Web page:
The 12,000 volunteers who donned superhero capes and morphed San Francisco into Gotham City can’t make sure a California boy will stay clear of leukemia for the rest of his life.
But, in handing the 5-year-old the key to the city on Friday, they sure gave him every boy’s dream-come-true for a few hours and a memory for a lifetime.
November 13, 2013 | Comments Off | Topics: Humanity |
This is Mimi Haist. An 87 year old woman who used to volunteer in the LA laundromat she is seen in here. She got by on the tips left for her by the patrons of the laundromat.
This is Zach Galifianakis. He was one of those patrons of the LA laundromat where Mimi worked. He met and befriended her in 1994 when he was still a struggling comic. With the success of The Hangover, Zach’s life changed drastically and he lost touch with Mimi. That is until two years ago when he learned that she had become homeless.
This is Martin Richard, 8, who was killed in yesterday’s attack as he waited for his father to cross the finish line in Boston. His sister and mother are critically injured. His message, "No more hurting people–Peace" is something we should all seek to honor, and remember him by.
He was ridiculed in 1959 when he started hewing a way through the Gahlaur Ghati hills of Bihar’s Gaya district, some 150 km from Patna. It would take 22
years for Dashrath Manjhi to finish his 360ft-long, 30ft-wide road — little wonder, for he worked alone, his sole tools his chisel,hammer and shovel. What was once a precarious passage just a foot wide is now an avenue that can accommodate cyclists and motorcyclists and is used by the people of nearly 60 villages with great ease. The road has also reduced the distance between Gaya’s Atri and Vazirganj subdivisions from 50km to just 10km. Children from Manjhi’s own Gahlaur and other nearby villages no longer have to walk eight kilometres one way to attend school — they can now study at a school just three km away.
Before Manjhi’s road, the hill kept the villages of the region in isolation, forcing the villagers to make an arduous and dangerous trek just to reach the nearest market town, or even their own fields. In 1959, Manjhi recounted, this resulted in a family tragedy on the treacherous slope. “My wife, Faguni Devi, was seriously injured while crossing the hill to bring me water; I worked then on a farm across the hills. That was the day I decided to carve out a proper road through this hill,” he told us. The mission he had set himself meant that he had to drop his wage-earning daily work — his family suffered and he himself often went without food. But his wife was not to see the fruits of his labour — a short while later, she fell ill and died as Manjhi could not get her to the hospital in time. “My love for my wife was the initial spark that ignited in me the desire to carve out a road. But what kept me working without fear or worry all those years was the desire to see thousands of villagers crossing the hill with ease whenever they wanted,” Manjhi said. “Though most villagers taunted me at first, there were quite a few who lent me support later by giving me food and helping me buy my tools.” Today, the villagers have nothing but gratitude for Gaya’s mountain man, known almost universally now as Sadhuji.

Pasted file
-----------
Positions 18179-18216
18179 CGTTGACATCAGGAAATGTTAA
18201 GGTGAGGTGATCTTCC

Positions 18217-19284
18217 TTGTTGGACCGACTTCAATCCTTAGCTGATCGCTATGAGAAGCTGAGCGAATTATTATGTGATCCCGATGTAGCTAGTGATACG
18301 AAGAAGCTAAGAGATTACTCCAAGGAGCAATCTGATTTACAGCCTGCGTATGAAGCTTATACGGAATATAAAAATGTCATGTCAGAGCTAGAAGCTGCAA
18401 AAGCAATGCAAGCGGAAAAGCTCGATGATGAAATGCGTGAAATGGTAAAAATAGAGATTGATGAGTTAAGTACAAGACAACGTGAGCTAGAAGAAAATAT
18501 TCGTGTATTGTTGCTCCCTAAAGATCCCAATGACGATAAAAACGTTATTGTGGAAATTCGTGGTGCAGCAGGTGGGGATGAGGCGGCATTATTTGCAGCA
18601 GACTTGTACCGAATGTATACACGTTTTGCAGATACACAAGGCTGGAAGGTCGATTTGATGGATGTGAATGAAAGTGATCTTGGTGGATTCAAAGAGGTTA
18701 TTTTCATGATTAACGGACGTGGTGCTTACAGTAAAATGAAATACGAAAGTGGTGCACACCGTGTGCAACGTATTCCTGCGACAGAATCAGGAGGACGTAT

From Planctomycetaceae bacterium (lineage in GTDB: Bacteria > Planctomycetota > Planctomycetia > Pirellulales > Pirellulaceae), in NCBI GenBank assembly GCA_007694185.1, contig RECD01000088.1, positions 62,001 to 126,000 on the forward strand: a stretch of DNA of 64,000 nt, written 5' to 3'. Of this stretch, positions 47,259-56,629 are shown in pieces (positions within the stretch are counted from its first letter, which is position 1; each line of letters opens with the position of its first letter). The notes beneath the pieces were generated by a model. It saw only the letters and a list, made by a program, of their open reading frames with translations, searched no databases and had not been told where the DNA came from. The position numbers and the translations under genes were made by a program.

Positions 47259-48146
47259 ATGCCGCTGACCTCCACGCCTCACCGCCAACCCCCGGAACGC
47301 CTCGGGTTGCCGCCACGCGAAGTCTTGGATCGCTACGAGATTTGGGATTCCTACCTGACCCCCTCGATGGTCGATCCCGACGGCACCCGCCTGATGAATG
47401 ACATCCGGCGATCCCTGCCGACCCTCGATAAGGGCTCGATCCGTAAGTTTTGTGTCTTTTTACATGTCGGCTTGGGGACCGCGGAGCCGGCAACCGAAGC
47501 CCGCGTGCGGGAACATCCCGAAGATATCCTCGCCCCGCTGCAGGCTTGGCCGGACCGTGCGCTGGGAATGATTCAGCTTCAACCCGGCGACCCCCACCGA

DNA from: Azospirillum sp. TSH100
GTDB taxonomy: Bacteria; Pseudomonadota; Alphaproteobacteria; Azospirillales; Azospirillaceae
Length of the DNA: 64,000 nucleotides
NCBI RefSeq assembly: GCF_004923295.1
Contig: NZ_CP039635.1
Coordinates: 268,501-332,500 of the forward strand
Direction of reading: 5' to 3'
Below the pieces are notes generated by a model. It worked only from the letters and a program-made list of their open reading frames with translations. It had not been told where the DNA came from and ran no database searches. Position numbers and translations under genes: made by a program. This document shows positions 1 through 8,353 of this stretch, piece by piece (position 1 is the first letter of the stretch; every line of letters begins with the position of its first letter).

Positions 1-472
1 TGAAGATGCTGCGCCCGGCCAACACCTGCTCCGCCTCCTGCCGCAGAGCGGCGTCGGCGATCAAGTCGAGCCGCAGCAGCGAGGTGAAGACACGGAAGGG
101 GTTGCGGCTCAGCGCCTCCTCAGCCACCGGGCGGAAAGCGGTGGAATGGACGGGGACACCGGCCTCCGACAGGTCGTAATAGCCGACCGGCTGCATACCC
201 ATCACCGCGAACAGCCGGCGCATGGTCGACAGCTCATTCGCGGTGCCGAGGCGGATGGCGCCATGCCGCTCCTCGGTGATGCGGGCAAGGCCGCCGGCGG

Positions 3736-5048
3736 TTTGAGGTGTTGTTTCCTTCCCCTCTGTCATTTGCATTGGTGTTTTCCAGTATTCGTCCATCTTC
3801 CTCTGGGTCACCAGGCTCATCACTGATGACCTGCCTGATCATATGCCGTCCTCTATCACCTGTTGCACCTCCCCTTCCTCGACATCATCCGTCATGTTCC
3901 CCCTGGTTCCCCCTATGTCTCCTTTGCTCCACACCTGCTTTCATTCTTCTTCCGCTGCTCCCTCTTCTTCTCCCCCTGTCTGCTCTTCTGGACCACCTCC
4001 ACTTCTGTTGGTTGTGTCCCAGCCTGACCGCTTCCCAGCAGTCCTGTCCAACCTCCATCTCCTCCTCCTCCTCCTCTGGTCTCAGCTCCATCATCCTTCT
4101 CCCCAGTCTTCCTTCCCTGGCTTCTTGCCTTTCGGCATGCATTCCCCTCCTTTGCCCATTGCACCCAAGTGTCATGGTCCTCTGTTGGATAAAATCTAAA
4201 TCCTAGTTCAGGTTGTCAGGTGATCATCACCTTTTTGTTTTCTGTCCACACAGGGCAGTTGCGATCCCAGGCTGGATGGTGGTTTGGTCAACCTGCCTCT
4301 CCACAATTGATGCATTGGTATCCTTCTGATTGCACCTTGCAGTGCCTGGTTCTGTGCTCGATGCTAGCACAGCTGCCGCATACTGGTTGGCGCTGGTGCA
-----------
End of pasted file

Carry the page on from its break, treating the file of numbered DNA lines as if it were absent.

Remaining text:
Marilyn was a big supporter of the Civil Rights Movement. Ella Fitzgerald was one of Marilyn’s idols and a major inspiration. However, the Mocambo nightclub in West Hollywood, the most popular dance spot at the time, refused to let Ella perform there because she was black. Outraged, Marilyn told the owners that if they would let Ella perform, she would be there in the front row every time Ella was onstage. She did, and the two became friends.
According to the great Ella Fitzgerald:
“I owe Marilyn Monroe a real debt…it was because of her that I played the Mocambo, a very popular nightclub in the ’50s. She personally called the owner of the Mocambo, and told him she wanted me booked immediately, and if he would do it, she would take a front table every night. She told him – and it was true, due to Marilyn’s superstar status – that the press would go wild. The owner said yes, and Marilyn was there, front table, every night. The press went overboard. After that, I never had to play a small jazz club again. She was an unusual woman – a little ahead of her times. And she didn’t know it.”
Beautiful souls do beautiful things.
This story will warm you better than a coffee in a cold winter day:
"We enter a little coffeehouse with a friend of mine and give our order. While we’re approaching our table two people come in and they go to the counter -
‘Five coffees, please. Two of them for us and three suspended’
They pay for their order, take the two and leave. I ask my friend:
‘What are those ‘suspended’ coffees ?’
‘Wait for it and you will see’
Some more people enter. Two girls ask for one coffee each, pay and go. The next order was for seven coffees and it was made by three lawyers – three for them and four ‘suspended’. While I still wonder what’s the deal with those ‘suspended’ coffees I enjoy the sunny weather and the beautiful view towards the square in front of the café. Suddenly a man dressed in shabby clothes who looks like a beggar comes in through the door and kindly asks
‘Do you have a suspended coffee ?’
It’s simple – people pay in advance for a coffee meant for someone who can not afford a warm beverage. The tradition with the suspended coffees started in Naples, but it has spread all over the world and in some places you can order not only a suspended coffee, but also a sandwich or a whole meal."
In Denmark, A Somali bus driver wasn’t able to take a day off for his birthday. Well, the birthday party came to him at work, sponsored by the bus company. Isn’t that great